Choosing An eCommerce Platform

Choosing An eCommerce Platform

When you need to build an online store with eCommerce for your business, which do you choose: Shopify or Drupal? The answer is, well…it depends! So, we spoke with front-end and back-end developers, as well as clients about their experience using both platforms. We gathered their reasons for preferring or recommending one over the other. This is to help current and future Product Owners as they set out to develop their online stores.

When you plan to build your business’ eCommerce website, there are two questions you should consider for this blog’s pros and cons to add up.

  • Is this a content website that also includes eCommerce (Drupal)
  • Is it an eCommerce site that also includes some basic content (Shopify)

What we found was that it generally boils down to the size of the company and whether you’re building a straightforward eCommerce site. If you will also need a lot of custom, frequently updated, content pages, that changes things. While both can handle a large inventory of products, only one can handle massive amounts of content updates with ease. Equally, one has a baked in-store, and the other is nearly all custom built. There are certainly reasons to prefer one over the other for your business needs and goals, and that’s what we’ll explore in this blog.

Online Stores: When to Choose Shopify or Drupal

There are more than two solutions to developing eCommerce sites these days, including WordPress via their plug-in Woocommerce. That said, when it comes to business solutions that include eCommerce, we tend to choose between Shopify and Drupal. The choice from there is directly related to four main requirements. Evaluating the budget available to create the online store is a major step. This can be assessed based on the size of the company and its anticipated/projected growth via its online store. It also depends on the level of custom content and/or design that is required.

How To Pick The Right eCommerce Platform

We’ll go into further detail about the pros and cons of both Shopify and Drupal’s platforms for eCommerce below. Depending on your perspective, some features for both might be of value to certain businesses, while others a drawback. For example, for small to medium-sized businesses, the start-up costs of Shopify are more approachable than Drupal. However, depending on the marketing necessities of the project as it relates to content creation and moderation, this can be a bit more cumbersome in Shopify. This may end up costing a client more via their time and payroll in the long run. Again, this depends on the complexity of the content. As building an online store is so efficient with Shopify, it may be the best choice for your bottom line.

Another example that is business and marketing dependent, is the customization needed, whether for functionality needs or branding. In Shopify, it’s pretty simple to do theme customization, however, what you are able to customize is somewhat limited. In other words, there is plenty to consider when you’re deciding between Shopify or Drupal. Most of which will be dependent on factors unique to your business.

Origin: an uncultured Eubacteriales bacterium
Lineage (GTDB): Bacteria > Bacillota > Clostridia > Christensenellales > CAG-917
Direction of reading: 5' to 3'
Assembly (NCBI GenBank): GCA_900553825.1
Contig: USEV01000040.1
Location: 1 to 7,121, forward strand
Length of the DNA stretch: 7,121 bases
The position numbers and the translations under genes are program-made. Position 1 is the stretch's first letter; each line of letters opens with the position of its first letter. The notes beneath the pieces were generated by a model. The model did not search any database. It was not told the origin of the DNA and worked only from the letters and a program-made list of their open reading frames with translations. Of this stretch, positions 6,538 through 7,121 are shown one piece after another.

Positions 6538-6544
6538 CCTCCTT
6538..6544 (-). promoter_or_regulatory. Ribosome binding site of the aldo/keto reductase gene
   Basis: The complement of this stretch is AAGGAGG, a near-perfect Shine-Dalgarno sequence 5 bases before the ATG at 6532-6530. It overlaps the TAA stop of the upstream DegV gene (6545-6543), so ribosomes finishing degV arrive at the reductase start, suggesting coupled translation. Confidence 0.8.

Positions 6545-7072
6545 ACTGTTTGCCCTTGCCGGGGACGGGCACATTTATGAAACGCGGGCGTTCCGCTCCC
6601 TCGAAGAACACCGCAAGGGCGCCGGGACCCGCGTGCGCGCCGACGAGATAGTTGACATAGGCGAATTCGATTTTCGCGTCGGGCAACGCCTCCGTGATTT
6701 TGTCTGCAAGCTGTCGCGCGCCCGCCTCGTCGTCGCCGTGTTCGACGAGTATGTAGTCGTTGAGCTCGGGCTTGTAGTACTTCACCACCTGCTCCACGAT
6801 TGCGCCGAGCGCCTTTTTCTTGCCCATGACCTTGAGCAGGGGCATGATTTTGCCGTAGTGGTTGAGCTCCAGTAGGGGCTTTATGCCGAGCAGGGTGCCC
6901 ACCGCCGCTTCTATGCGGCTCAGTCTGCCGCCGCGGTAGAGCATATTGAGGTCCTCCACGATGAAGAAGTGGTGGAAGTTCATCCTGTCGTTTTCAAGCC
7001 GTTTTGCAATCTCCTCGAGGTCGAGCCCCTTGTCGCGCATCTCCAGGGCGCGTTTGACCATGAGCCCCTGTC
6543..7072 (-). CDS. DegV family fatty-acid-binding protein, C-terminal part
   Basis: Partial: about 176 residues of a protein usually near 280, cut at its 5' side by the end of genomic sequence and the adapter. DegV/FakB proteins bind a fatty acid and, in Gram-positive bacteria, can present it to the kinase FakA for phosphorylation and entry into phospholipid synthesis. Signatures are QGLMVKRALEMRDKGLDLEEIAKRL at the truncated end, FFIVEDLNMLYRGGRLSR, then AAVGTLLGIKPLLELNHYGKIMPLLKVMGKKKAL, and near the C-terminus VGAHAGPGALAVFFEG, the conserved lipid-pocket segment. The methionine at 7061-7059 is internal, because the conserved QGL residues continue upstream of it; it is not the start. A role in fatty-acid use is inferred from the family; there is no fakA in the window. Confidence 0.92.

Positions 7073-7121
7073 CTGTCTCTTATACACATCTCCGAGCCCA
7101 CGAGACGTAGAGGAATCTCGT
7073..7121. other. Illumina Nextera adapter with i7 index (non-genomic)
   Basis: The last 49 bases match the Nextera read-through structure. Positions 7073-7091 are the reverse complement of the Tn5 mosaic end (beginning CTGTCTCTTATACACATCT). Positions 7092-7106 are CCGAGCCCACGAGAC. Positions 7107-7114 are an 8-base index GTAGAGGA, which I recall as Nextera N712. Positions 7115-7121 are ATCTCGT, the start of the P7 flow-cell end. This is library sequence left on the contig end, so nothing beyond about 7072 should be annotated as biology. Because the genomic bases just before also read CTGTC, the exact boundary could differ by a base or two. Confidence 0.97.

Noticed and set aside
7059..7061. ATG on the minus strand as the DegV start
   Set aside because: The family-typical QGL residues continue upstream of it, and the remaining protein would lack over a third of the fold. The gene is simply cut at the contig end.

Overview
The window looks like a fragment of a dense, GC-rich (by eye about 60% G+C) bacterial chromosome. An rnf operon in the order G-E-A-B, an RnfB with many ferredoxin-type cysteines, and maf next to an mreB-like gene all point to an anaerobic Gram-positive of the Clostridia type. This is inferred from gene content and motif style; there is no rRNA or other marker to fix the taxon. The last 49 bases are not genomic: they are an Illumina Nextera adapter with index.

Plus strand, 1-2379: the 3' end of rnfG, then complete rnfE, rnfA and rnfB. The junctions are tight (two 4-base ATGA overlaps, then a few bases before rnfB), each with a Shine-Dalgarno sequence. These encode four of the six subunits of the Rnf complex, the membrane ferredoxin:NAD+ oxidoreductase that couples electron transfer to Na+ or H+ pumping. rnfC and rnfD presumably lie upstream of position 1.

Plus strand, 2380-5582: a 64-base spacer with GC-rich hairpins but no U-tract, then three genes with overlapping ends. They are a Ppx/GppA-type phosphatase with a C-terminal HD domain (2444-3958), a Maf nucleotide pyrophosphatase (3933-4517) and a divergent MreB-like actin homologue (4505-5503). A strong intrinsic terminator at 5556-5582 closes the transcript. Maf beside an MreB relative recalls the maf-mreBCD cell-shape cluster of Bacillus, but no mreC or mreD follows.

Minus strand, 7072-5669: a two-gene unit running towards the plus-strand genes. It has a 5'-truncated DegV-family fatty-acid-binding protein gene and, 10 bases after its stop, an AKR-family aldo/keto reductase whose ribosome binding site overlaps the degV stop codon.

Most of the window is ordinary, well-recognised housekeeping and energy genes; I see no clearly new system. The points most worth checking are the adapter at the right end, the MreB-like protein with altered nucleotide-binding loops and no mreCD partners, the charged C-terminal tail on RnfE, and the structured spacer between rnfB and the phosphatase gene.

Pros Of Shopify’s Platform

There are surely more pros to Shopify than what we have listed below. This includes the design looking beautiful on both desktop and mobile. That said, the items below are of the highest priority to developers, as well as client users we spoke with.

Shopify Store and Product Management – Ease Of Use

  • Shopify is very user-friendly. This is important if the client will be updating the store and products, as opposed to a Webmaster or contractor.
  • Shopify is geared directly toward shop owners who want to manage their online business in one place.
  • Shopify has a better user experience to manage products, customers, and orders.
  • When a client needs a clear-cut eCommerce solution with a couple of extra basic pages such as “About Us” and “Contact Us”, Shopify is great.
  • Shopify is particularly good to use for small businesses just starting their eCommerce sites that are planning to grow their online stores exponentially.
  • System-wide Shopify updates are easier on the client. This is because Shopify mostly does updates silently in the background without really affecting the client or the user’s experience. Themes, features, and functionality will generally remain the same. There have really only been two major updates in the last 10 years that required some businesses to rely on a Shopify developer for custom theme updates.

Shopify Value – Cost

  • Shopify has better value. It’s great for a straightforward eCommerce store that doesn’t have much complexity around the user types or the content workflow.
  • The start-up costs to develop an eCommerce site are far lower with Shopify. eCommerce is baked directly into their product as the main appeal to their platform.
  • Updating and running the online store is very user-friendly so upkeep is generally not very costly.

Shopify Functionality – From Developers

  • Overall, Shopify has better documentation and a smaller learning curve. This allows developers to get started editing on existing themes and building new themes right away.
  • Beginner Front End Developer Perspective: “I prefer developing in Shopify. Since I’m not very technical, but I feel more empowered to create functionality on Shopify out of the box.”
  • Seasoned Front and Back End Developer Perspective: “Shopify is designed to be a mostly pre-rolled solution for businesses that want to start selling online. In a lot of ways the foundation is already there.”